Hand on the heart, I think most of us have a lousy password hygiene. And I want to think it’s because it’s too complicated to do it the right way. In this article, I’ll show you how to craft a good and strong password. Contrary to what many think, strong passwords are simple to make.
CNN business list the most common passwords of 2019 and sadly many people still use passwords like 123456, password, qwerty and abc123. Using weak passwords like that has its consequences. According to Media genesis about 44 user credentials get stolen each second. 44 stolen credentials per second sum up rather quickly. To be exact, it means that 3,8 million user credentials get stolen every day!
The Guardian published an article about the largest known database of compromised user credentials being found. The file contained over 770 million user credentials and was 87GB in file size.
What most people don’t think of is that getting hacked can affect friends and family. Many types of hoaxes depend on using a persona or an account that people trust. And there are a lot of scams on sites like Facebook where a person you know (but who has got his or her account hijacked) asks you to send them some money. E.g. like this facebook scam.
Start by creating a long password…
Using math, the website INFOSEC shows how password length is more important than complexity to protect us from brute force attacks. Their conclusion is to come up with a long password and then add some complexity to it. You can test how long it will take to break the password in a brute force attack on the site Howsecureismypassword.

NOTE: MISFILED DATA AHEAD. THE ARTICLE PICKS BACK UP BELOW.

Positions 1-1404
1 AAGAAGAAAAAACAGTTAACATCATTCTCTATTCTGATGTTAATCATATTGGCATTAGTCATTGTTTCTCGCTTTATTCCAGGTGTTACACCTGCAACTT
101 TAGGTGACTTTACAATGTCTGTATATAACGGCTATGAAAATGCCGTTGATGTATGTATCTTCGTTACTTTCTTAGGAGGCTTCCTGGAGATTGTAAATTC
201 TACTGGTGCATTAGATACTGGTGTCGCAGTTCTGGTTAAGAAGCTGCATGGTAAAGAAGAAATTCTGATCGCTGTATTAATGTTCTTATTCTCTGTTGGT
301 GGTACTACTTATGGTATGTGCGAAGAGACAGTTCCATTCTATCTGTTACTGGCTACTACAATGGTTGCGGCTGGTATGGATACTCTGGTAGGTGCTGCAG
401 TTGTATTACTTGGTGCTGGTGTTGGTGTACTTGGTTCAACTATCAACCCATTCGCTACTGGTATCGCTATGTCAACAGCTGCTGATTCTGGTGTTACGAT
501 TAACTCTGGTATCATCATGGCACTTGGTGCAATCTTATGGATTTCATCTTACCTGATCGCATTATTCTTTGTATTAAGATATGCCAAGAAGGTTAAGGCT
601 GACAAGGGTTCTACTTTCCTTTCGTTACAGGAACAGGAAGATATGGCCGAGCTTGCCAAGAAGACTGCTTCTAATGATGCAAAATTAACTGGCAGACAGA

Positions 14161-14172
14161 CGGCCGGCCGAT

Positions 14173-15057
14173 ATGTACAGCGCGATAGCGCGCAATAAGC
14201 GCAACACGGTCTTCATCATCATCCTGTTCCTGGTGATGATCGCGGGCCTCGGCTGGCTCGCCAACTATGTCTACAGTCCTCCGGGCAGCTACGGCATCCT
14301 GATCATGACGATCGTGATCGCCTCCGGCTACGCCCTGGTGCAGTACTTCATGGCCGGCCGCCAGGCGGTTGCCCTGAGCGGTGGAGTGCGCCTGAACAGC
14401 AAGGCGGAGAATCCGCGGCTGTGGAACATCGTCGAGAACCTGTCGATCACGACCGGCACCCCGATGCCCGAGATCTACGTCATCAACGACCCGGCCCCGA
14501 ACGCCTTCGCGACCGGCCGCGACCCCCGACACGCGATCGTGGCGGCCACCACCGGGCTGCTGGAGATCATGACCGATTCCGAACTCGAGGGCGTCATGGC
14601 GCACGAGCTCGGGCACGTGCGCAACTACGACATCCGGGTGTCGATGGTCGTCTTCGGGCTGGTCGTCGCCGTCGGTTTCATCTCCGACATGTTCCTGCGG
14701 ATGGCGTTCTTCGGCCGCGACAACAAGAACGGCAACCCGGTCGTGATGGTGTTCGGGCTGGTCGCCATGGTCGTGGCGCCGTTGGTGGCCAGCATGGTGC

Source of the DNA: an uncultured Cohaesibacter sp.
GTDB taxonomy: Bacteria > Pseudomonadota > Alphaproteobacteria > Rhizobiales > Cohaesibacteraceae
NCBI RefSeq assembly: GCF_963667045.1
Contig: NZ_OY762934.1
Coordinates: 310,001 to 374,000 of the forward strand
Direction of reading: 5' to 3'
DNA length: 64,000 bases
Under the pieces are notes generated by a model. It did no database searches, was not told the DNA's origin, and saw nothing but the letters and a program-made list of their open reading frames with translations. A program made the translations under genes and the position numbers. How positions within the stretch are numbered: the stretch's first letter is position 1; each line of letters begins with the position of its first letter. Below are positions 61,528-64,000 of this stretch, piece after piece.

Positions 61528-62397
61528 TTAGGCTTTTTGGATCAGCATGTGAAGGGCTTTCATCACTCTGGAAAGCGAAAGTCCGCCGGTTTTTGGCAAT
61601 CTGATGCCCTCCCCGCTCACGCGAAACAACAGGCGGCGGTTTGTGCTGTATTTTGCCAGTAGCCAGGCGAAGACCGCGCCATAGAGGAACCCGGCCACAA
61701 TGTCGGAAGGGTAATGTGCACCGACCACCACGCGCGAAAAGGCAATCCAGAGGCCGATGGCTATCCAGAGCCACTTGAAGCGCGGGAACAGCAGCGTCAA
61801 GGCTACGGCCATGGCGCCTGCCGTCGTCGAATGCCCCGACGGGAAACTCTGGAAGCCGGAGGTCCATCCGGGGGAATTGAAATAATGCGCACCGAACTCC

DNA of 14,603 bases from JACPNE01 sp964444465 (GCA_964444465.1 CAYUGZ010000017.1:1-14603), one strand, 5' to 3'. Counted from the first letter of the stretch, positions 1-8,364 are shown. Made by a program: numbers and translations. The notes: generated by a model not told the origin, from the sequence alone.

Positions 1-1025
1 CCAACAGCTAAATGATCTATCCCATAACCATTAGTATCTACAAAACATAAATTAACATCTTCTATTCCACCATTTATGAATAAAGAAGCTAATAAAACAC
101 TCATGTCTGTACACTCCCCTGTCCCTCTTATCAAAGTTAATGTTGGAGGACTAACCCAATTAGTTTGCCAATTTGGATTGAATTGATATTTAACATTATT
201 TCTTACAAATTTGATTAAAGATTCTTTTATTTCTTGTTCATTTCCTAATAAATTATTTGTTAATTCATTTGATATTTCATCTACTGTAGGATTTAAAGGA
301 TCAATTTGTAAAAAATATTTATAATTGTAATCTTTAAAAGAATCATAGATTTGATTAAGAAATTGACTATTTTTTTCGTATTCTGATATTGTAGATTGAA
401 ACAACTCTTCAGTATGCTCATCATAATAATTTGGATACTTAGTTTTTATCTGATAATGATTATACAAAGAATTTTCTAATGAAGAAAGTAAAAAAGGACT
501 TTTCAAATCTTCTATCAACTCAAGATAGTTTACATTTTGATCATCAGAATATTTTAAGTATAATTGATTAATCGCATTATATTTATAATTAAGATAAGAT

As a rule of thumb, four words will suffice (length wise) for making a password strong. Let’s put in the password ‘threeautomaticmonkeysplaycanasta’ at howsecureismypassword to see how long it will take a computer to crack that password. howsecureismypassword reports that it would take a computer ‘about 2 octillion years to crack your password’.
…and finish up by adding some complexity
2 Octillion years. I guess that is a strong enough password for most of us. But let’s experiment a bit and add some complexity to the password just to see what effect that will have on the time it will take to crack the password. I’ll add just a little complexity by changing it to ‘thr33aut0maticm0nkeysPLAYcanasta’.
Howsecureismypassword upgrades the time to crack the password to 2 duodecillion years. To be honest, I don’t have the faintest how long that is, but I guess it will do just fine for most of us. And I’m certain that it will be significantly better than qwerty or abc123.
Making strong passwords is easy. So what is it that makes most of us use weak passwords? Why do we use the same password more than once? And why do we use the same password at many places at the same time? I guess the answer has to do with our inability to keep many strong passwords in our head simultaneously.
But there is a cure to that – read more about best practice for keeping your strong passwords safe